Secretary Godowsky said two charter schools were picked for the pilot program coming out of the bill, which would allow for a teacher and an administrator to choose which test to use for Part A of Component V (with the administrator having final say), all components would be equally weighted, and student and parent surveys.  Sokola’s amendment added the administrator always having final say, the student and teacher surveys, and the pilot of three schools.  The two charter schools invited by the Delaware DOE were Providence Creek Academy and Odyssey Charter School.  Oddly enough, Providence Creek announced in a board meeting on June 21st, eight days before the Senate Education Committee and nine days before Sokola put his amendment on the bill on June 30th, that they were picked for a DPAS study by the Delaware DOE.  Governor Markell expressed an interest in having districts participate in the pilot program.  Secretary Godowsky said he thought Appoquinimink was on board but they opted out.  Markell stated he may want to see Christina or Red Clay participate.  Jenner said she would put out some feelers.

Markell was very cordial with the audience.  He asked the teachers how their school year was going and how the schools they worked at were.  He reflected on a program at Kirk Middle School from many years ago called “I Am Kirk” which was an anti-bullying program.

The time came for the bill signing, and everyone in attendance stood besides Markell as many pictures were taken by Markell staffers, James Dawson with Delaware Public Media, and even State Rep. Earl Jaques wanted a picture of the event.  When Markell was signing the bill, the parent noticed he wrote each letter with a different pen until he reached the second letter of his last name which he finished signing with the same pen.  Afterwards, he gave each participant one of the pens he signed the bill with, as seen in the above picture.  He shook hands with everyone as the crowd drifted off, with the exception of Senator Townsend who stayed.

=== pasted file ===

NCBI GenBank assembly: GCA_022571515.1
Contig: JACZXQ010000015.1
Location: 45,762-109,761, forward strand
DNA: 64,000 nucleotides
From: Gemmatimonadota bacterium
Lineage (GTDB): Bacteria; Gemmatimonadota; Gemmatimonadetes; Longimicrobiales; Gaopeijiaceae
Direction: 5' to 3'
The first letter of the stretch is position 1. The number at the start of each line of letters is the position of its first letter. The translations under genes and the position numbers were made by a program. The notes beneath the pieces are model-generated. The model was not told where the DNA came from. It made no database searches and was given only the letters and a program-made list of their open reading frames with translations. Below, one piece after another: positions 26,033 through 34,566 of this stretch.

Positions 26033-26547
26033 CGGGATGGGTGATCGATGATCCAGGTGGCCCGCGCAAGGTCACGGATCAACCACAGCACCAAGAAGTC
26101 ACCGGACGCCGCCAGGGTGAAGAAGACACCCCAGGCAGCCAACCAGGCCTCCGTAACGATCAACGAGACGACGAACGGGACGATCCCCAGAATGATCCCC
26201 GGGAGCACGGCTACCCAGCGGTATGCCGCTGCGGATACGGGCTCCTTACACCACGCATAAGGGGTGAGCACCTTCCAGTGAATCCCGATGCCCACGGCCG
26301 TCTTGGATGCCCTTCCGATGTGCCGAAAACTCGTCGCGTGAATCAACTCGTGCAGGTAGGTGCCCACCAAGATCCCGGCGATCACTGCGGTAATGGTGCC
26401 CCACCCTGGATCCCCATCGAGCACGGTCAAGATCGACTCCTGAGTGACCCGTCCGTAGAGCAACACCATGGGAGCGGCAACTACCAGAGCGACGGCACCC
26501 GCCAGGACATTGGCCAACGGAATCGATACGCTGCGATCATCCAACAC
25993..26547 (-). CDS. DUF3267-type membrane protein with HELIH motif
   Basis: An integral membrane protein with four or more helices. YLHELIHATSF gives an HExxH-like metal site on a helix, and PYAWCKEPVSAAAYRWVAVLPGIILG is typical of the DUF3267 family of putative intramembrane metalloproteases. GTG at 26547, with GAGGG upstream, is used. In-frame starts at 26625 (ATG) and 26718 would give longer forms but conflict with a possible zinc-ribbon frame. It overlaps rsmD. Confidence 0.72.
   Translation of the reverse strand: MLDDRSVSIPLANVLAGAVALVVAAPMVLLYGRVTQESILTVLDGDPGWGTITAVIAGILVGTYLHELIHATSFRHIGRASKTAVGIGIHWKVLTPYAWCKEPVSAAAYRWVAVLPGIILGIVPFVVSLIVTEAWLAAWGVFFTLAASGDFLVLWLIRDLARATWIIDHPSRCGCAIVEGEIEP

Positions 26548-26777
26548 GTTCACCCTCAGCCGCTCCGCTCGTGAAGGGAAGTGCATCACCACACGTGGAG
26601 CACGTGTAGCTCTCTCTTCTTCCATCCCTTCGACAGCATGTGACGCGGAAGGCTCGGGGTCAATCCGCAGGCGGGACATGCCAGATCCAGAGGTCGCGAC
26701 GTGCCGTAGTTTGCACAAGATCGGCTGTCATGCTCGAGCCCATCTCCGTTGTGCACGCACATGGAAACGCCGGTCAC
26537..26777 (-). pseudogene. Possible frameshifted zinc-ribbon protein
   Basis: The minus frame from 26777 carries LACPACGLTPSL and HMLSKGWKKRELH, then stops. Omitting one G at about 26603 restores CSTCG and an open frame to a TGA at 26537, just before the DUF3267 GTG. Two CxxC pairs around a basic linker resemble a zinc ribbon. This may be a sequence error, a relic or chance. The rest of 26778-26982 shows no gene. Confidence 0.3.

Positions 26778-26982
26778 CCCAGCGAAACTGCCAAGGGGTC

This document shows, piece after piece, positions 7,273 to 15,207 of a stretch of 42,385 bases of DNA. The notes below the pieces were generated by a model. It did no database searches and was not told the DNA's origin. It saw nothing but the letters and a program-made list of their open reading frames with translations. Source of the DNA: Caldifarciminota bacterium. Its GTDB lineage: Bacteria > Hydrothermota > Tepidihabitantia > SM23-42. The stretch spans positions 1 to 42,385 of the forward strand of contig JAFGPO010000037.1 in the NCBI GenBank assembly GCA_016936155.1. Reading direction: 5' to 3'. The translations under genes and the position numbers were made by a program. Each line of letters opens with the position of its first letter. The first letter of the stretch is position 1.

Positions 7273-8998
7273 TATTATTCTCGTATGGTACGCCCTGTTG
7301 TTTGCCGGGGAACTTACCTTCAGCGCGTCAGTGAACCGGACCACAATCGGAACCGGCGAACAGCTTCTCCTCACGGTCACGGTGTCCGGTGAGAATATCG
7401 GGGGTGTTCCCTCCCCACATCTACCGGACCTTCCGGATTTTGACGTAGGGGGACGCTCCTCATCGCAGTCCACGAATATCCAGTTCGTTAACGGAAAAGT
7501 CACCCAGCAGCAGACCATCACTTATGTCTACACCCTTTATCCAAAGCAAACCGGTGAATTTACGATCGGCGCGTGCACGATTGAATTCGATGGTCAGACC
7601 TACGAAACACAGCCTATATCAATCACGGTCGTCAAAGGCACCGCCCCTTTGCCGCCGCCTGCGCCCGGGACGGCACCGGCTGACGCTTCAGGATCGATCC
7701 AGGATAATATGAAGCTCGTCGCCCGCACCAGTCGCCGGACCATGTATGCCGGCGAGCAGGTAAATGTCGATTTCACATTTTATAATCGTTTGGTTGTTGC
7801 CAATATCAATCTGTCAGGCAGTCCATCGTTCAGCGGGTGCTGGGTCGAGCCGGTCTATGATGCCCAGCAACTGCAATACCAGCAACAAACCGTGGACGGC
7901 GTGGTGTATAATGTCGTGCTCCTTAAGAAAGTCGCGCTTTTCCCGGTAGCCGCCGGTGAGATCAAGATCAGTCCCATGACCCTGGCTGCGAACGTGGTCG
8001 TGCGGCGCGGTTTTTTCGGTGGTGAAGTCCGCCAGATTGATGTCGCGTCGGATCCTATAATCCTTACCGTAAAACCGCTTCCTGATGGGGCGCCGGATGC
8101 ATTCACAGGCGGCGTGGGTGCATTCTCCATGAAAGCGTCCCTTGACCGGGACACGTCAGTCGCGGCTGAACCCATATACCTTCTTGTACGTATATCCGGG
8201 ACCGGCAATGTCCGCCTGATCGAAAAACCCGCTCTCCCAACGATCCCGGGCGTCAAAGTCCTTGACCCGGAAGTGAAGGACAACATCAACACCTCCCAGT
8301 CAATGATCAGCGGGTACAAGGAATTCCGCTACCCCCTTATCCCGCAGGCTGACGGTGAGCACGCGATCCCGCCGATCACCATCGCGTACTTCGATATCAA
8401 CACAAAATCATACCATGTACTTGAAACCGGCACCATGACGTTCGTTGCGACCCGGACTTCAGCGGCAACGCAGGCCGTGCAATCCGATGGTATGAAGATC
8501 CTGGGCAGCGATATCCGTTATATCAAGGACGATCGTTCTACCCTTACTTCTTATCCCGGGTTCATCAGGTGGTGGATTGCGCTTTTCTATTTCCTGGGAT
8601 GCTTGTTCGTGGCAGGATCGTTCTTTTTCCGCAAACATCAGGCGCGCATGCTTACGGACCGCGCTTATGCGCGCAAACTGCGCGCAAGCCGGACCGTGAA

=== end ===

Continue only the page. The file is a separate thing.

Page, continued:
Yes, my first bill signing.  I was very happy for the DPAS-II Advisory Sub-Committee when this legislation was first announced.  It was finally an end to the very harmful effect of standardized testing on teacher evaluations.  It opened a door for more medicine on the corporate education reform wounds inflicted on Delaware education.  But one ex-DOE employee (who worked in the Teacher Leader Effectiveness Unit there) was able to influence one advocacy group from Wilmington to intervene.  Then throw in Senator Sokola into the mix, and the amendment hijacked a great bill.  I firmly believe having student and parent surveys as a part of a teacher’s evaluation is very dangerous.  I am not sure why the DOE contacted schools to participate in this pilot program before Sokola even introduced the amendment (much less having the Senate approve the amendment).  That isn’t the first time they have done something like that, way before something else had to be done first.

I do think it is good the pilot program could morph into a permanent thing.  With Component V not always needing the Smarter Balanced Assessment, and giving the actual professionals: the teacher and the administrator the ability to collaborate and talk about a teacher’s choice is a good idea.  As well as the equal weighting of each component.  The DPAS-II Advisory Sub-Committee worked very hard for many months and they deserve major kudos for that.  The disrespect for teachers that stand up for their rights is alarming.  It is very disturbing that the Governor would not honor this bill the same as other bills he signs by making a pre-announcement of his signing and inviting any teacher who wanted to attend.  But to make it worse, by not even acknowledging he signed this bill shows something I don’t want to say right now but the words are in my head.  The disrespect for teachers that stand up for their rights is alarming.